Becoming a Mother can be Good for Your Career

When I was pregnant, headlines such as Children Hurt Women’s Earnings, but Not Men’s (Even in Scandinavia) kept popping up in my feed. This was not very encouraging – but it also wasn’t surprising. Women face discrimination in many areas of life, and returning to work after having a baby is no exception.

Have you heard of the Motherhood Penalty?

The Motherhood Penalty refers to the disadvantages women with children face in the workplace – including being paid less than working fathers and women without children.

And it doesn’t stop there. Working mothers are less likely to get hired and promoted, and the recommended salaries are lower. They are also perceived as less competent and less committed to their work. Working fathers, on the other hand, seem to benefit from being a parent by being perceived as more committed. It also seems to be more acceptable for men with children to be late for work.

Having been a mother now for over a year, I really don’t see why working mothers should be discriminated in the workplace. To me, it is obvious that motherhood has made me better at what I do. I wish there was more awareness of how being a mother can help you in your career.

Regardless of whether you are working from home, working for a company, have your own business or work in academia, being a mother can bring value to your career.

1. You learn to work smarter.
As a working mother, you will master time management. Time is always short, and things need to get done.

2. You learn to adjust and solve problems quickly.
No matter how good you are at planning, you will encounter unexpected problems that need solving – fast. This skill is useful in all aspects of life.

3. Your patience grows.
As a mother, you know that good things take time. If you find something worthy of your time, you’ll be willing to wait for it.

4. You learn to delegate.
If you, like me, used to be the kind of person who took on too many tasks, motherhood teaches you not to do this – you simply don’t have the time.

5. Your priorities change.
Perhaps you start to reconsider your previous life and career choices, or maybe you decide to change career altogether. Having a child is indeed life-changing.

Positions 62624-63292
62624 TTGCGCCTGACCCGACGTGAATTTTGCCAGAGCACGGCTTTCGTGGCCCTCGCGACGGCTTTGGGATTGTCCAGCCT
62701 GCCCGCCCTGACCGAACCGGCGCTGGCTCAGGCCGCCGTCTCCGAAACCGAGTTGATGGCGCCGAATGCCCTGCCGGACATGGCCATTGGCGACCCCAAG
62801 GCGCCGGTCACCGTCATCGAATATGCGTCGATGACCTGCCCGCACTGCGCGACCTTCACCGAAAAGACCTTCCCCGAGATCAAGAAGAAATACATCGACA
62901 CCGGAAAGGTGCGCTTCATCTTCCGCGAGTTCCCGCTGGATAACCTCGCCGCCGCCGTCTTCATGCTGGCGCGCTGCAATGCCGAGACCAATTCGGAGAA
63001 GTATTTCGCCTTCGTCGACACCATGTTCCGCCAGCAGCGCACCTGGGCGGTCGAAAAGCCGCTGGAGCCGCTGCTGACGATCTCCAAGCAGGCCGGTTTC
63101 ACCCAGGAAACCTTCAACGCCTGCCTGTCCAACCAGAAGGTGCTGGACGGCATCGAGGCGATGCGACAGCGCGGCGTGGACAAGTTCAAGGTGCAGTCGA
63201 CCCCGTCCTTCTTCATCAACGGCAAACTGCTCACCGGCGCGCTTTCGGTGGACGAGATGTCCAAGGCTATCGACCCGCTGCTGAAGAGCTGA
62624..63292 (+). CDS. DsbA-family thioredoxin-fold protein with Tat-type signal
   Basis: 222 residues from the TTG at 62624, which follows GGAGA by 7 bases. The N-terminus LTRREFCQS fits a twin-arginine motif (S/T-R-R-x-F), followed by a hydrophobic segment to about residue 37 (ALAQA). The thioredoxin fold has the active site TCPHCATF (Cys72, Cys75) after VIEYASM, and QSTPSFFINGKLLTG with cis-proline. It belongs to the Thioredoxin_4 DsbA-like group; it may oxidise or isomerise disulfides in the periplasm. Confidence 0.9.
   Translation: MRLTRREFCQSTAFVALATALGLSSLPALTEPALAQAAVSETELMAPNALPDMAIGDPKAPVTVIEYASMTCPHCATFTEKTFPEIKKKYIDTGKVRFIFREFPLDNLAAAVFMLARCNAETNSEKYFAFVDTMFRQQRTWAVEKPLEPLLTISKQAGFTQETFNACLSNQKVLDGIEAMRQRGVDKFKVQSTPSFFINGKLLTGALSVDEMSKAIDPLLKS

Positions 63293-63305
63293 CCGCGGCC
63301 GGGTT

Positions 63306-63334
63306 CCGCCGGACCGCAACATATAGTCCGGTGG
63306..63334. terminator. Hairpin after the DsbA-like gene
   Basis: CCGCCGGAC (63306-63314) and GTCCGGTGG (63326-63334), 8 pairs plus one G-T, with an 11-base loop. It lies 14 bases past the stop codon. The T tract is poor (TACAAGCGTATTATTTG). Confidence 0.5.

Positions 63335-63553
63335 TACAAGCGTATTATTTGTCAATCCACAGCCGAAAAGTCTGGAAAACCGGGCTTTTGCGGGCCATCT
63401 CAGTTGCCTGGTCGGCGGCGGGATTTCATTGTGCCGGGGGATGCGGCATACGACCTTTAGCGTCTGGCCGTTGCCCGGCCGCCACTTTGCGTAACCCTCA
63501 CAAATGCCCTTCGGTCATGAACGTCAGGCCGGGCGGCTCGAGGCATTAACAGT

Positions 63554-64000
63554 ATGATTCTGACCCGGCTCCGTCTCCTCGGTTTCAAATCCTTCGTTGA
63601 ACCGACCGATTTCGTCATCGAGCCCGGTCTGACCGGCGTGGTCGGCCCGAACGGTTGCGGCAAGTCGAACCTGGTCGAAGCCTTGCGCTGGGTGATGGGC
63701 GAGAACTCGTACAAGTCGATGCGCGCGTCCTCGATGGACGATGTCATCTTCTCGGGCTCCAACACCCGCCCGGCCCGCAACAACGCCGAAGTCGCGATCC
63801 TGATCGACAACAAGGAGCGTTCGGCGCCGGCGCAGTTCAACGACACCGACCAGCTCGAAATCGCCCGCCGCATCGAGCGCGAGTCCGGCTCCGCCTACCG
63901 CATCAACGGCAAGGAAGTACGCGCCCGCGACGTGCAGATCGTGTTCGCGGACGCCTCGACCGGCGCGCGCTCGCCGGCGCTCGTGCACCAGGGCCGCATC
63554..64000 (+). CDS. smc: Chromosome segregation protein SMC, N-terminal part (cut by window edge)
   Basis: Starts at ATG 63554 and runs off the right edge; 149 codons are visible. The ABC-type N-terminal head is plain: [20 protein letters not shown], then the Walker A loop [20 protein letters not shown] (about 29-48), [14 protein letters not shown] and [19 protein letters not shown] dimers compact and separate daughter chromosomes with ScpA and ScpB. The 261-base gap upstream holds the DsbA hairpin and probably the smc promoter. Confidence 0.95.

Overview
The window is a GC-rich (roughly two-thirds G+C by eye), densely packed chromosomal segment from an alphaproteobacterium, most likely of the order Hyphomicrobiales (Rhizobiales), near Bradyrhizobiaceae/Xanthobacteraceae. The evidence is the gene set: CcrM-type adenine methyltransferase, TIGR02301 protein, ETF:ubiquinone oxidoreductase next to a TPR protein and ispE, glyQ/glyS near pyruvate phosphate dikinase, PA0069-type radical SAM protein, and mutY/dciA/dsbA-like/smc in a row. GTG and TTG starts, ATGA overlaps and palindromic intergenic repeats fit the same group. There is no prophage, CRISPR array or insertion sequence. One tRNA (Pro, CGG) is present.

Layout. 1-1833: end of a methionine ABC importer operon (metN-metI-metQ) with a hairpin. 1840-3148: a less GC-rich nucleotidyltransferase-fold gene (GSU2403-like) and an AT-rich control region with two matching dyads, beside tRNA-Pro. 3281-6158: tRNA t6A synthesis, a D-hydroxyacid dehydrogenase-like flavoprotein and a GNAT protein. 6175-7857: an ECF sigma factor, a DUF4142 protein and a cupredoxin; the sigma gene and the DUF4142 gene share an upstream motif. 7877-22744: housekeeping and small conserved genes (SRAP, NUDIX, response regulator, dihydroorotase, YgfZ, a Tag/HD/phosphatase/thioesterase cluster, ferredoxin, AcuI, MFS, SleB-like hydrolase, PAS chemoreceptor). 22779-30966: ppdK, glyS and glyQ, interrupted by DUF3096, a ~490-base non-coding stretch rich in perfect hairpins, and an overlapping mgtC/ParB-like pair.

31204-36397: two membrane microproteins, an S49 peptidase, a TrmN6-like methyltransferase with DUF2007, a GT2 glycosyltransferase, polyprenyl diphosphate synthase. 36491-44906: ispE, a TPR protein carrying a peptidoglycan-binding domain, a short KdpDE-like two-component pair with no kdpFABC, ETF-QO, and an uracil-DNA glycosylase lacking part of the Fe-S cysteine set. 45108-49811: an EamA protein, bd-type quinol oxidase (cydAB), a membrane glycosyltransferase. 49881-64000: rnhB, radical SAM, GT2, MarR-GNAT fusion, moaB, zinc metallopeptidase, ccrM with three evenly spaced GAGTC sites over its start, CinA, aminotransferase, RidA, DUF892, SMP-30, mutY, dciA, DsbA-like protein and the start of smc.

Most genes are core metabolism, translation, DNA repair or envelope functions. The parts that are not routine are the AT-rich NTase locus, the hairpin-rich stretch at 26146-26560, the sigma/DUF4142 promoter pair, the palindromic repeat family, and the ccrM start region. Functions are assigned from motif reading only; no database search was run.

6. Being a mother could make you more ambitious.
Because of your lack of time, you might start to avoid certain tasks and realize that you only have time to do the things that take you forward.

I ask all working mothers to emphasize that being a mother can make you better at what you do for a living.

Don’t hide an employment gap due to having a baby in your CV. Instead, put it out there and explain how it has changed you and improved your performance.

Motherhood is challenging, for sure, but it can also be incredibly empowering. Giving birth and raising another human being gave me a new type of confidence. It made me feel like I could do anything.

As a new mother, you will get a crash course in life and this little human will train you in ways you can never expect. Motherhood made me stronger, more creative and ambitious. I thought I was tough before, but motherhood made me rock hard. If you decide to become a mother, don’t let anyone tell you it will hold you back in your career.

Creating Equal Workplaces: My Recruitment Experience

In the past few years, many companies have implemented a 50/50 recruitment policy – 50% women and 50% men. This is an amazing improvement, since it shows that companies want to become equal employers and help women excel in industries where they have been historically underrepresented.  Even so, I ask myself whether there are ways we could make this policy more effective. Is there a better way of promoting gender equality in recruitment?

When I started applying for internships last year, I was impressed by all that was being done to ensure equality. Companies in male-dominated industries such as tech and finance had several programmes in place to inspire women to apply for their jobs. Actually, there were often more opportunities for me than for my male counterparts at university.

During my applications, companies hailed diversity and emphasised how much better they would perform if their workforce was not so streamlined. Many firms published yearly reports on gender diversity and pay differences, and some even boasted a 50/50 policy that had finally been fulfilled during that recruitment year.

However, people started asking questions. If you recruit 50% men and 50% women – will you really be hiring the best people? Is diversity more important than meritocracy? And I see where they come from. This top-down approach doesn’t deal with the root of the problem – why do women and men apply to different jobs in the first place? How can a company help solve this problem?

I have attended several recruitment sessions, some of them tailored for women. All of them displayed charts and numbers of how equal they had become. The workplace is now full of women, they said. But I asked myself, why is it only men giving the presentations? If there are plenty of qualified women at this company, surely they should be the ones attending university events for female graduates?

I believe that gender roles live on because we keep enforcing them. If I never see my mom fixing the car or my dad cooking when I am young, I am more likely to enforce the same roles in my home when I grow up. Likewise, if I never see women represent a tech company, investment bank or a political party, I am far less likely to see myself doing so in the future.

I once attended a women’s recruitment event where all of the speakers were women. There were about 50 students attending, all female, and most of the day was spent discussing women in the workplace. At one point, one of the attendees raised her hand and asked about meritocracy. “It is amazing that you do these events,” she said, “but how do you ensure that you still hire the best, most qualified people?” The speaker replied that meritocracy was very important to them – a principle they would never abandon.